Hard to locate in Canada, I got it from a dealer in the US for $99 US plus shipping. When it arrived, the box had a sticker price of $1,250. Yeah, right. Invicta has a mixed reputation, making literally thousands of styles of watches. This one is from their Pro Diver series, and it has a Swiss movement from a company called Isaswiss.
  • It's waterproof to 200 m.
  • The rotating bezel is unidirectional;
  • You can turn off the digital display;
  • All three crowns are screw down, though I haven't figured out how to screw down the main crown yet. In fact, the watch didn't come with an owner's manual for it, but a generic manual for other Invicta watches; I had to go on-line to find it.
  • The other interesting feature is that the digital time display is set up only as a 2nd time zone display. Normally, I use the analog hands as the 2nd time zone and keep the digital on home time.
Since 1998, no watch I have owned (that cost more than $28) has lasted more than 3 years. So I bought a 5 year extended warranty for the Invicata. Lets see if it lasts.

The Invicta watch is controlled by the crown. Push it in past a detent and hold it, and the watch synchronizes the analog and digital displays to midnight. Let go, and they then return to their guess as to the time. Pull the crown out, and you can set the time.

About 20 days after I got the Invicta, on a road trip changing time zones I was trying to adjust the watch time, and the detent and spring system on the crown broke. Now, just tapping the crown put it into synchronize mode. It synchronized when I would bend my wrist up. Obviously time for warranty service. Except...

The phone numbers Invicta provides in the warranty book and on their website to contact them for service are both disconnected.  You can't properly register your warranty on-line if you don't live in the USA. The on-line warranty registration rquires a "warranty number" that isn't provided with the watch. The instructions for warranty service are to send the watch -- and a cheque or money order for $28 US -- to Florida, where they will assess it and contact you with a time estimate. The 'net is full of complaints from people who have been waiting 6 months or more for service, and when they have been able to phone in, being on hold for hours at a time.

I contacted the dealer I bought the watch from. He gave me a different number to call Invicta, but told me to wait until Wednesday of this week. Not sure why.

The extended warranty I bought only kicks in after the 1 yr warranty is over. Push comes to shove, I put my watch in a drawer and pull it out in a year.

Yeah. Right.

Because I was on a road trip, with no back up watch, I bought yet another watch from Wal-Mart: a $28 Casio.
At least it has a digital display
Just what I needed: another watch.

Wednesday, 28 September 2016

Watch Geek, The Early Years

Anyone who knows me knows I'm a geek. One of my geek-ish foibles is watches. I looked today and noted that I currently own 16 watches, though not all of them actually work.

I have a few "old watches". When I was in my teens and early 20's (30+ years ago) my parents would splurge once in a while and buy Seikos, and I still have two from that era, both of which would work if I put batteries in them.

The first was actually given to me when I turned 21.
Scratched and beat up
I wore that watch until I was almost 30. It probably had 5 bands in it's 10 years, starting with leather and migrating to metal. It's pretty chunky as watches go.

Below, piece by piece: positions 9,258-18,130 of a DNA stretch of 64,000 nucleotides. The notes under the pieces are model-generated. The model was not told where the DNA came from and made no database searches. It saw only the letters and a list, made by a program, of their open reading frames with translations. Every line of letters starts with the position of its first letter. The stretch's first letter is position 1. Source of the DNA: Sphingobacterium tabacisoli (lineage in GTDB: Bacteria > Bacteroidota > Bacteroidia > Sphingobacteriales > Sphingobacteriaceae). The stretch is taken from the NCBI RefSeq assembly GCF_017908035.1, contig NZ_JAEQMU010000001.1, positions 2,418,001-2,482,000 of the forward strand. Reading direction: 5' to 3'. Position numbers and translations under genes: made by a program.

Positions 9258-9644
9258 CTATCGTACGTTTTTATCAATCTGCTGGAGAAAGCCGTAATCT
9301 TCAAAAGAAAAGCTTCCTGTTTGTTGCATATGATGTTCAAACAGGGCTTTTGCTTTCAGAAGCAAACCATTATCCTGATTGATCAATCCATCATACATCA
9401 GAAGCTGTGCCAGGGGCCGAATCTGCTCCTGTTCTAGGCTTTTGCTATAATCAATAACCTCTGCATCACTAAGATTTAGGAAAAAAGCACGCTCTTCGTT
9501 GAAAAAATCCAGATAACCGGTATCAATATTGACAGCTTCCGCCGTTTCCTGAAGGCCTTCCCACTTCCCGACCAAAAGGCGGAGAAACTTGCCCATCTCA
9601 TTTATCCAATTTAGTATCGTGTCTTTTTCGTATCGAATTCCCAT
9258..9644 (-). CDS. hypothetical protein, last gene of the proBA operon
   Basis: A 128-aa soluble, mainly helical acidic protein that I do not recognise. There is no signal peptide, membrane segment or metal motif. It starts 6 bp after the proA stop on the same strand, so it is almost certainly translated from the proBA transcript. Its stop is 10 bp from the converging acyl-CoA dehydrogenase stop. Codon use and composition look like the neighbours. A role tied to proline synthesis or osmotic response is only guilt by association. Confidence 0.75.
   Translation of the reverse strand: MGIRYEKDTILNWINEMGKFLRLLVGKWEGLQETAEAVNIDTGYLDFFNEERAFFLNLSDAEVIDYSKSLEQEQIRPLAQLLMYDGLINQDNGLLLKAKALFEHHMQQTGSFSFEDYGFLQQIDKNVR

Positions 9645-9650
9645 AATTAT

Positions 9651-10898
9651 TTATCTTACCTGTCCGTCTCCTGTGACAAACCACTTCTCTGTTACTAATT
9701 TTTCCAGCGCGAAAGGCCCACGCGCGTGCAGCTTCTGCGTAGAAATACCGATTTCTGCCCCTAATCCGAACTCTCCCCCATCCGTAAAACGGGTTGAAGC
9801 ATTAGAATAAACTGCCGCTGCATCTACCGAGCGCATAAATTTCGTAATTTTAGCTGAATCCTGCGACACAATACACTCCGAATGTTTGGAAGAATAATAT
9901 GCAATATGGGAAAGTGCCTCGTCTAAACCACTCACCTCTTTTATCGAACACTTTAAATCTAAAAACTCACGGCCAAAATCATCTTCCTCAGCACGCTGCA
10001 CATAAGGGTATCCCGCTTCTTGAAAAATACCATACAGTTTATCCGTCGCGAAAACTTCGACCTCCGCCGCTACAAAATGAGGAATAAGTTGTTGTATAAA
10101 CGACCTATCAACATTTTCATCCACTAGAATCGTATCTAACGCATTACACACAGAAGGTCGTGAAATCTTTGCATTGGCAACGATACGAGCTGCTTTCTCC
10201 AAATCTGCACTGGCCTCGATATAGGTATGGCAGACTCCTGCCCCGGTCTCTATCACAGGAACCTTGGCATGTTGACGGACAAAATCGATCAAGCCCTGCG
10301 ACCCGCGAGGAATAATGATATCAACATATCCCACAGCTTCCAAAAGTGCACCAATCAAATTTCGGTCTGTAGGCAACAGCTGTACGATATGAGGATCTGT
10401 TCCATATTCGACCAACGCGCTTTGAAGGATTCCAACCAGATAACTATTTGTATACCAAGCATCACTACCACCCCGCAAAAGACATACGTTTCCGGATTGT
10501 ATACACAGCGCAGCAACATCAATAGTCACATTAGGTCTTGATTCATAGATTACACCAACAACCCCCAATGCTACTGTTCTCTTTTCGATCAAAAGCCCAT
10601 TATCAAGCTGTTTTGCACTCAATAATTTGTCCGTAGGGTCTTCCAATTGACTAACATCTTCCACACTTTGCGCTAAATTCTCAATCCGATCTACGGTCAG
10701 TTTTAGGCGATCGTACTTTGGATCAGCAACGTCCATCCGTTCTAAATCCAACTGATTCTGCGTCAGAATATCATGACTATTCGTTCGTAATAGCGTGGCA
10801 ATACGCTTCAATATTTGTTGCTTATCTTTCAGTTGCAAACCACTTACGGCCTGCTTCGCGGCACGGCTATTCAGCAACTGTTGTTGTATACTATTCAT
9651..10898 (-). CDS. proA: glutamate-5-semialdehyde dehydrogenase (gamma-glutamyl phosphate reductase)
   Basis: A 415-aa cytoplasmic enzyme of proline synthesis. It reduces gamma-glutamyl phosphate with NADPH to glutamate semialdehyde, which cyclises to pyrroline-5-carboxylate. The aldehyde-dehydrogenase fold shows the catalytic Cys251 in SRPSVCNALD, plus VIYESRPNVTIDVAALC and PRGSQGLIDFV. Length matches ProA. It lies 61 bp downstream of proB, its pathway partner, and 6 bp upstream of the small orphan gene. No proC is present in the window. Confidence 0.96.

It has a nearly matching partner.
Nearly identical, but...
This one was my dad's. He got it about the same time, and converted his to a metal strap because he liked mine. Equally as chunky. Dad only wore this for about 5 years, because, speaking of my dad, I have this one, too.
A cherished possession
This was my dad's last watch, bought for him by my mom from Birks when he retired, and he was wearing it when he passed away. It ran fine for a long time, but died about 8 years ago. I took it back to Birks for repair, but they told me it could not be fixed. I told them its sentimental value, and they suggested putting a new movement in it. They offered to replace the band for free, but I said no. The band is leather and crusty and well used and was the original band that came with the watch, so it's my dad's crustiness on it. I like that. Unlike the above two watches, it's thin and elegant and I wear this on special occasions. Now that I've retired, that's a lot less often than I used to. But I still have it, and with it's new movement it works fine.

When I moved to Houston in 1994, I took up flying ultralights, since the nearest gliding club was so far away. No ultralight I flew had any instruments, so I bought this watch on a lark: a Avocet Vertech Alpin, about $250 US when I bought it. It has an aircraft grade altimeter in it, and I flew with it for a year.
Very beat up because...
It turns out this watch was designed for skiing and hiking, not flying. And it turns out I'm a skier and hiker. The watch records elevation, elevation gained, ski runs, and a bunch of other stuff. I have used it faithfully since I bought it 22 years ago. It's on it's second case and it's 4th set of straps (there's a strap for for winter and one for summer). Every 2 years I have to splurge ~$75 Canadian to send it to California for service and to put a new battery in it (it's gone for 4-6 weeks at a time when I do that). So since 1994, I've probably spent $800 keeping this watch running. Vertech sort of does but sort of doesn't make these anymore, so it's kind of irreplaceable. And besides, no other ski or hiking watch does what this one does.

In mid-1999, I was getting frustrated by whatever watch I was wearing at the time because it was awful for cooking. I was looking for ways to better time my dinners without needing to use horrible stove timers or other things. I was using my Vertech because it has 2 built in stopwatches, but I'm more an analog guy for some things (say, timing 10 min worth of pasta boil), and a digital guy for others (say, 2 min 30 seconds to BBQ a perfect steak). I was poking in The Bay and saw this: